It was fascinating to see the power of the monologues in the play: each woman represented a particular type of person, or personality. Shange assigned colors to each of the characters, and each color represented a sort of character type and life experience. I had never seen theater that melded dance, poetry, and drama in such an effective way. The stories were very intense, but the show was visually pretty in the choreography and the way the colors moved on stage.

I also thought it was bold and brave for the writer to put her community out there like that, to expose its weaknesses within such a racially divided society. There’s often a reluctance to discuss bad things happening within the black community, because there’s already enough perceived negativity. So, with the US premiere of Hear Word! I was concerned that an American audience may feed into the same old negative rhetoric about Nigeria and, as such, be unable to connect with the universal story of gender inequality. It was important to make sure we shared the issues deeply and honestly, and yet also told a story of hope and empowerment. The play needed to speak to women about the potential that lay within them, within the global community of women: the potential to change the world. In Lagos, we premiered the show two weeks after the Chibok girls were abducted; it was powerful and necessary.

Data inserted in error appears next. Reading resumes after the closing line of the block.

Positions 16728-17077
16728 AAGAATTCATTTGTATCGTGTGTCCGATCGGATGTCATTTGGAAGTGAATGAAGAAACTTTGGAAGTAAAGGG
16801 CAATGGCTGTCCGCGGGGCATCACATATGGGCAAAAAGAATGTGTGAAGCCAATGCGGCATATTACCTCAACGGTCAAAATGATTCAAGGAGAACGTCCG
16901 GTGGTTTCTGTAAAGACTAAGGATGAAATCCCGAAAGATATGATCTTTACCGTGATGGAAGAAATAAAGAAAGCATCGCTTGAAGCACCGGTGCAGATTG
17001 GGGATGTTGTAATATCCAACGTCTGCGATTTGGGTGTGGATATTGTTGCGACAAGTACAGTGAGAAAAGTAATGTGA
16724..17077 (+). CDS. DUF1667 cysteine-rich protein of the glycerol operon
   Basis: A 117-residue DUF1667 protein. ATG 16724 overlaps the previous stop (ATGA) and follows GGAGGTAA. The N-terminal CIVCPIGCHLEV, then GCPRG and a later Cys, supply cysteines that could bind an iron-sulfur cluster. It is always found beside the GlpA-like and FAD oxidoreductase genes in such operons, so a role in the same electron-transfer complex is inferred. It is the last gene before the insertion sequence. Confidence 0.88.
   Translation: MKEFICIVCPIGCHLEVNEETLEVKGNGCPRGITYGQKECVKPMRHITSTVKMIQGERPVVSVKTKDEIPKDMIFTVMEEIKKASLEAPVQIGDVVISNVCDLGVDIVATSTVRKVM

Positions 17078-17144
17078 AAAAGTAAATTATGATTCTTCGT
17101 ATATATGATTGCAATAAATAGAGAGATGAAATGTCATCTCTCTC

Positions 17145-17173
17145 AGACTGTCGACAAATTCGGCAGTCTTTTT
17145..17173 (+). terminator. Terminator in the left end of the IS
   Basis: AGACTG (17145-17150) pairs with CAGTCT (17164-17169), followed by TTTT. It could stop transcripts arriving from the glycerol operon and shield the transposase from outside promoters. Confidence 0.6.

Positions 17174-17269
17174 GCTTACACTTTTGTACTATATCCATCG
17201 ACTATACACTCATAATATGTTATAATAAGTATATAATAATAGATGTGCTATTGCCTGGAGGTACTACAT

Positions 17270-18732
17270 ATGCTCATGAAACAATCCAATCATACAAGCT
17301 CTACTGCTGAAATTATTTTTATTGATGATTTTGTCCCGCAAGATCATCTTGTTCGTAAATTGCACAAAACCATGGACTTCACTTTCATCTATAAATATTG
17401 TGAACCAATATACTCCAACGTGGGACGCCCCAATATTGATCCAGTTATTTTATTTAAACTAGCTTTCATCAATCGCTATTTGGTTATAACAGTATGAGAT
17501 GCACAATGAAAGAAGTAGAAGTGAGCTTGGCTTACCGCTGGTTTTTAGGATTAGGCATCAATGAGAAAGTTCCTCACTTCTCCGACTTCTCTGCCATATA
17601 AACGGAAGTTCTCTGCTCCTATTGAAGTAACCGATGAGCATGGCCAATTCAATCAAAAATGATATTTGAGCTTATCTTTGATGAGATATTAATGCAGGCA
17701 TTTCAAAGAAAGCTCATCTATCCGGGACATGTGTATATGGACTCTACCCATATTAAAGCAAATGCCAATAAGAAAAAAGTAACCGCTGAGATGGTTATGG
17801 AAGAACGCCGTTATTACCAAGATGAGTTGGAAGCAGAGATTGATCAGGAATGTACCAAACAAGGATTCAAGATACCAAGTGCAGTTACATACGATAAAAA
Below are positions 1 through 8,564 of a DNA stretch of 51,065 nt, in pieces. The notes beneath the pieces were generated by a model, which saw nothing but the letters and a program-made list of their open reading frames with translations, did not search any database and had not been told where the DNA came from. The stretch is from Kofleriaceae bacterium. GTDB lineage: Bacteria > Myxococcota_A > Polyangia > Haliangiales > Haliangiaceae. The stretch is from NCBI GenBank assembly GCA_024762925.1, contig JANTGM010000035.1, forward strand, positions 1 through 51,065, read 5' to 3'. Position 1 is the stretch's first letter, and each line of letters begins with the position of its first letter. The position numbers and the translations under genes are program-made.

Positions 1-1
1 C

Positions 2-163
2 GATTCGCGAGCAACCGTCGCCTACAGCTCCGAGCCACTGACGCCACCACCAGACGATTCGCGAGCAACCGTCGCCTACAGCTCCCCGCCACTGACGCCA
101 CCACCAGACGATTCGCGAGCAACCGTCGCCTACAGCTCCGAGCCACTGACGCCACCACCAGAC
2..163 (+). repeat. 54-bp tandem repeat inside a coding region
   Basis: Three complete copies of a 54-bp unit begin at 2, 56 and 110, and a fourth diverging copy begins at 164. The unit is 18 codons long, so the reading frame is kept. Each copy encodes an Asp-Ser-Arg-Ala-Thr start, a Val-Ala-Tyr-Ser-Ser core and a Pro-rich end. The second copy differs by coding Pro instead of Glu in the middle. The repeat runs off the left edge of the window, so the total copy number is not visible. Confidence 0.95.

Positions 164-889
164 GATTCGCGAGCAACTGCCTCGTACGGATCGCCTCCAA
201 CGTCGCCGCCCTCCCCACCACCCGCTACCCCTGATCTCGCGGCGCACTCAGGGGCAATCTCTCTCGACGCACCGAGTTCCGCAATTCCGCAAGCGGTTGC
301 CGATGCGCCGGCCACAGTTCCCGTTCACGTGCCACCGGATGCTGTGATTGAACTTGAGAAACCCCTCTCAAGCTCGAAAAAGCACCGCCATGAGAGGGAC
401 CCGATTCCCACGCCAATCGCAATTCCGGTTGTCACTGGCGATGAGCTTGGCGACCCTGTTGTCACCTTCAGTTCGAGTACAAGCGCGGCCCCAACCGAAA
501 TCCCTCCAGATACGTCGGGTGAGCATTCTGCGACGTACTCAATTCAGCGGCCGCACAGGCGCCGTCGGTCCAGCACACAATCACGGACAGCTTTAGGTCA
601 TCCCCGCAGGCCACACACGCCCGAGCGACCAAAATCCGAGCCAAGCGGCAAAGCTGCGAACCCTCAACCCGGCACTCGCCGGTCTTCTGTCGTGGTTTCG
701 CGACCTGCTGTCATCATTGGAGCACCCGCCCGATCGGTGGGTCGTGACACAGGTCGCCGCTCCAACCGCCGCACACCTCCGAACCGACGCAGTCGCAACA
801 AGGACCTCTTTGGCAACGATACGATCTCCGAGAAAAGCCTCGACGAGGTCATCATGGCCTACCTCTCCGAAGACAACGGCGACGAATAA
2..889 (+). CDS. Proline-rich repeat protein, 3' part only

Hear Word! is a story of hope even though we took the controversial stand of asking women where their responsibility lay in their own persecution. The show asks women where they are complacent and where they are enablers or gatekeepers to patriarchy. It demands that women play a part in the change and not wait for the government, aid organizations, or men to give us permission to excel, lead, and develop the world.

How has the play been received in Nigeria?

Hear Word! has had a great reception. I am still surprised that it continues to draw an audience after three years. It was designed to be entertaining and inclusive even though the messages are direct. It is not your typical “angst-filled,” “painful” piece of gender-issues performance art, because I didn’t want any audience member to escape by thinking they weren’t a part of this story. The characters are also from different ages, walks of life, parts of the country, and socio-economic classes.

Additionally, although the show opened in an affuent part of town, we started getting the idea to bring it to a larger audience, so we took it to universities. We put speakers in the back of a truck and headed to markets and bus stops. It was very well received. In fact, the crowds would often participate in some of the pieces by joining in singing songs and responding loudly to the performance. At universities, there would actually be banter between male and female audience members. You know, you get a thousand students in a room, and it can be on fire.